Values-driven and sustainable culture in the Investment Management industry: This is still work in progress …
Posted by Pierre-Yves Rahari on 23rd February 2021
The recent interview with Neil Woodford, who plans to resume his portfolio management career by launching an investment fund, was met with a lot of negative press. It has reawakened the spectre of an Investment Management industry at odds with the notion of fairness, integrity and commitment to investors and other stakeholders alike.
On this account, it is tempting to join the chorus and blame the investment industry for its inability to reform and behave properly. Equally, it is also tempting for industry members to lose courage and to throw the towel with despair: Are we doing enough and/or will we ever get to fully embrace sustainable and inclusive culture?
On this binary win-or-lose spectrum, we believe there is a more pragmatic position to explore somewhere in the middle, which is to take stock of the progress made so far; assess the complex and sometimes conflicting dynamics that the industry is facing on this journey; and take solace in the numerous options and assets – so to speak – available to the industry when building a much-desired values-driven and sustainable culture.
Here is a step-by-step approach that we propose to keep us going on this long journey:
Celebrating the progress made so far
When you look at the investment industry, a number of inclusive and sustainable initiatives have been launched over the last few years. To name a few: Diversity-and-inclusion programmes; Gender Pay Gap regulations; launch of numerous ESG products and taxonomies; value-for-money and transparency regulations; board-and-governance regulations; emerging-and-diverse talent recruitment and training programmes; and so on and so forth. Has enough been done? Maybe yes, maybe not.
For example, the Gender Pay Gap has not yet been filled; the first batch of value-for-money reporting is patchy at best; there are still websites featuring a predominantly white and male board and executive management teams. However, it is clear that the train has left the station and that industry developments and regulations alike are trending towards an inclusive and sustainable cultural model in the industry.
Appreciating the complexity facing the industry
To manage expectations, it is important to place this desired culture change in the context of the transformation pressure facing the industry. There again, to name a few: Changing investors’ needs, values, demographics, behaviours and expected investment outcomes; changing revenue and investment models; emergence of new asset class and funding mechanisms; emergence of value-driven leadership models, alongside the ESG regulatory and reporting pressure; geo-political changes affecting the regulatory and power dynamics; a global pandemic that impacts all aspects of the industry operating model; emergence of competing models to finance the economy; emergence of competitors unburdened by cultural or operational legacy models; emergence of change-accelerating technologies, and so on and so forth. Against that background, the challenge for the industry is to spin these various plates, while encouraging, almost forcing the emergence of a model which balances the interest of all stakeholders, and not that of an existing happy few only.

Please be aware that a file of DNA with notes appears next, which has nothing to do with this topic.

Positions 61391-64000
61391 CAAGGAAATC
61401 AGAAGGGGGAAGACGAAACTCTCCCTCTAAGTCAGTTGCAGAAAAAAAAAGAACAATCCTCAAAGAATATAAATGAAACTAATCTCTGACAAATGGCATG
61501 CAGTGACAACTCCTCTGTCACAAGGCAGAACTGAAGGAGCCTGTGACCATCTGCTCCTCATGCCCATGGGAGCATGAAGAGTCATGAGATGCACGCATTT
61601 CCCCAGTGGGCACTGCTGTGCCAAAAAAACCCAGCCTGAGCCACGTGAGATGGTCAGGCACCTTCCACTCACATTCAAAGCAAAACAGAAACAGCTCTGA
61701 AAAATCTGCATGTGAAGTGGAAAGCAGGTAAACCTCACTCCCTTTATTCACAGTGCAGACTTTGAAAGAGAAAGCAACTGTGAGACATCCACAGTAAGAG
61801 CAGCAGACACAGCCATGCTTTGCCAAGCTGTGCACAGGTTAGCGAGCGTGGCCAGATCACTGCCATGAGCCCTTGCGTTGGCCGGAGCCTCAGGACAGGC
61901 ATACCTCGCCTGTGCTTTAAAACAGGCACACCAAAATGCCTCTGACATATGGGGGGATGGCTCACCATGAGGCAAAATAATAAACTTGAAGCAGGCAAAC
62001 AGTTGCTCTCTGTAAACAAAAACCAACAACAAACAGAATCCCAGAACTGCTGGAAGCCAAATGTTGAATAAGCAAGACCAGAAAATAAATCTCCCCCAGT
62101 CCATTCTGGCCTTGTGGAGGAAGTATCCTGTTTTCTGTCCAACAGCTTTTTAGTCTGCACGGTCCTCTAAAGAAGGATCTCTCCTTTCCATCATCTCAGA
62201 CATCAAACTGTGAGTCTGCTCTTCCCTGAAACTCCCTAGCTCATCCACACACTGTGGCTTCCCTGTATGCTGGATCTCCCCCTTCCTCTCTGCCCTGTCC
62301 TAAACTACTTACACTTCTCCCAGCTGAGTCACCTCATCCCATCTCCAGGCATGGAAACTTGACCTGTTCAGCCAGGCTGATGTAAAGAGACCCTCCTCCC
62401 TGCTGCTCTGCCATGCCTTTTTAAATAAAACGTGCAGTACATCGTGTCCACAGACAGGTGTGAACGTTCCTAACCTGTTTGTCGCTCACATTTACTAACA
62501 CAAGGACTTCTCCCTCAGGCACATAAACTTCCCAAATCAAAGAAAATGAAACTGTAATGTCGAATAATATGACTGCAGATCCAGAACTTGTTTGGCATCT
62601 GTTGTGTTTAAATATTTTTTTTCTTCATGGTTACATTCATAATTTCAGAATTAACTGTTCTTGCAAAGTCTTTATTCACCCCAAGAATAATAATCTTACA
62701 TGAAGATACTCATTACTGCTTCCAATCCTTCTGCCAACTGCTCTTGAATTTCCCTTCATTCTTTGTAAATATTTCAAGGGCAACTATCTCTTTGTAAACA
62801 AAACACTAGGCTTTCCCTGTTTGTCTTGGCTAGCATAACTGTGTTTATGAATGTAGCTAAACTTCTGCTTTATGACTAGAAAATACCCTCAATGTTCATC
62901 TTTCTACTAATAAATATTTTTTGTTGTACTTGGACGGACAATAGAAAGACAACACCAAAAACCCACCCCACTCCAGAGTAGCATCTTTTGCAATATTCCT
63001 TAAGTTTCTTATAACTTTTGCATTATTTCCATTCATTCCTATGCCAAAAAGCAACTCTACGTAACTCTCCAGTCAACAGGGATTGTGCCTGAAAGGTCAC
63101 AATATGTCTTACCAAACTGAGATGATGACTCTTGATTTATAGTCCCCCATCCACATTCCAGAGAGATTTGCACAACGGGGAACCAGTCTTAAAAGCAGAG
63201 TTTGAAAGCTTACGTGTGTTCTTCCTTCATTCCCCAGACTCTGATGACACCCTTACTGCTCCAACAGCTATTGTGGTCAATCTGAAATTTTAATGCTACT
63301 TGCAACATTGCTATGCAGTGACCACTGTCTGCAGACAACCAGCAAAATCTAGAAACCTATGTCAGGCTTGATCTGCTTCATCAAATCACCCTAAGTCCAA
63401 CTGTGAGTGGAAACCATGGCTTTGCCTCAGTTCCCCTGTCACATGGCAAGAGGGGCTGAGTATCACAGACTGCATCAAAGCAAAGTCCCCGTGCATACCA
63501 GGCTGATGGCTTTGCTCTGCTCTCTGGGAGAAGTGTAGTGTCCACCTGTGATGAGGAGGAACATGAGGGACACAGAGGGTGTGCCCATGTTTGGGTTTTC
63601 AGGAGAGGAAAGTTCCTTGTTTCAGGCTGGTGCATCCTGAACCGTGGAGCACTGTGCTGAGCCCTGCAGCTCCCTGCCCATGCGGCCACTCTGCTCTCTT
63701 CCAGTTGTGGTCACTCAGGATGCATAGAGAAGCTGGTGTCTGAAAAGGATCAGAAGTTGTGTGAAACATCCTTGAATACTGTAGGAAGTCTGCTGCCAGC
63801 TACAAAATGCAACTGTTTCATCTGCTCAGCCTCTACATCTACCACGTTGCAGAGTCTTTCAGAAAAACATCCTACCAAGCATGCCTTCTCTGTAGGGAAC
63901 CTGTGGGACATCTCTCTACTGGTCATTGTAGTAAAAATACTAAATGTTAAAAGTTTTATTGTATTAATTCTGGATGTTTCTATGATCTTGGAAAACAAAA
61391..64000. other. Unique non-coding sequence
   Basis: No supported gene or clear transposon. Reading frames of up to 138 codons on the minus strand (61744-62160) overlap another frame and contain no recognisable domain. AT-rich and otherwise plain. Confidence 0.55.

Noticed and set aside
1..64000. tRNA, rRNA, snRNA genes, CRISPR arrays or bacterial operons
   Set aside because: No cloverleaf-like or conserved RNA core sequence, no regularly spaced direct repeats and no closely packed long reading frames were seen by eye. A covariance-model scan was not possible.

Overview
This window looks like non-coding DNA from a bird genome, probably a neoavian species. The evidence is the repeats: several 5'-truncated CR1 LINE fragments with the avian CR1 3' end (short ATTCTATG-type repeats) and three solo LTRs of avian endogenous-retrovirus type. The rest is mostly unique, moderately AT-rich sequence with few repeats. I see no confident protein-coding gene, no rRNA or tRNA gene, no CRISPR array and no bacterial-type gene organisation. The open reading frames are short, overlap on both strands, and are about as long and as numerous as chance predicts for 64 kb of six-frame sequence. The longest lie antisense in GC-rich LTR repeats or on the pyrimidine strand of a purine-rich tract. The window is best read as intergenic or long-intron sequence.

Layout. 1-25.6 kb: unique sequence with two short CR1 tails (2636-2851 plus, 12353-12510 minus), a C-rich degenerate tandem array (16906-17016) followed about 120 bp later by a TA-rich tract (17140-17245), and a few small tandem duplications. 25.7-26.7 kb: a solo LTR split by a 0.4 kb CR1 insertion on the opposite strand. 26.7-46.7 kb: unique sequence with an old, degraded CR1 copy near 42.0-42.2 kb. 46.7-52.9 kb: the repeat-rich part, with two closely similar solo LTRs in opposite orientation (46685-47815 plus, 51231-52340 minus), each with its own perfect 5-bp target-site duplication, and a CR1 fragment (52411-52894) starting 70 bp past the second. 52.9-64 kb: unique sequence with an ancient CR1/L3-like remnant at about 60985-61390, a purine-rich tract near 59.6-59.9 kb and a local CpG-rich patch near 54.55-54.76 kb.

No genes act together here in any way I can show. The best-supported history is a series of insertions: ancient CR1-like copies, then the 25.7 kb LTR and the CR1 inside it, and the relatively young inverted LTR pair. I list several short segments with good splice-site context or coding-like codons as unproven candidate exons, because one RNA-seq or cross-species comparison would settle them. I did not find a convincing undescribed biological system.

Designing our own compass
At the risk of oversimplification, there is merit in revisiting the well-oiled urgent-vs-important matrix. There is no doubt the business imperatives pertaining to our organisations will find a rightful place on such a matrix: What development strategy should we follow; what markets should we approach; are we passive and/or active managers; what share classes to launch; which technology to adopt; who should we partner or merge with? This forms the first step to our model(s). But to be truly sustainable, the challenge is to overlay or embed in this matrix the model that ensures our organisations balance the interests of all our stakeholders: Are we truly supporting everyone’s interests; are we truly diverse across the organisation; are we infusing the same sense of urgency in the E, S and G components of our ESG models; do we stand to scrutiny in comparison to other industries that are equally passionate about sustainability? If we raise up to this challenge, we may be on the path towards an authentic value-driven model in the industry.
Boldly taking action
The devil is always in the details. Once we have designed our policies and frameworks, we must back these up with solid implementation plans. Which infers taking stock and re-adjusting plans on a regular basis. With that, there are ways to stand out in this process:
- Be inclusive: A sustainable model is not the exclusive ownership of a happy few or experts. Instead, we must include as broad a constituency as possible in the design, implantation and reviews of our models
- Be vocal: We must speak out, when things go wrong, but equally when things move in the direction of sustainable change.
- Play the game: Prepare that report; adopt that regulation, even if it seems imperfect; every step counts
- Explore opportunities: Reach out to that neo-bank; hire that music major; test that trading system; visit that farm; speak to politicians; opportunities are all around us
- Repeat: Rome was not built in one day. Getting to our destination will be an iterative journey that will see us repeat and adapt this process on a regular basis
 “Neil Woodford says sorry as he reveals shock return,” Ignites Europe, 15 February 2021
 ESG: Environmental, Social and Governance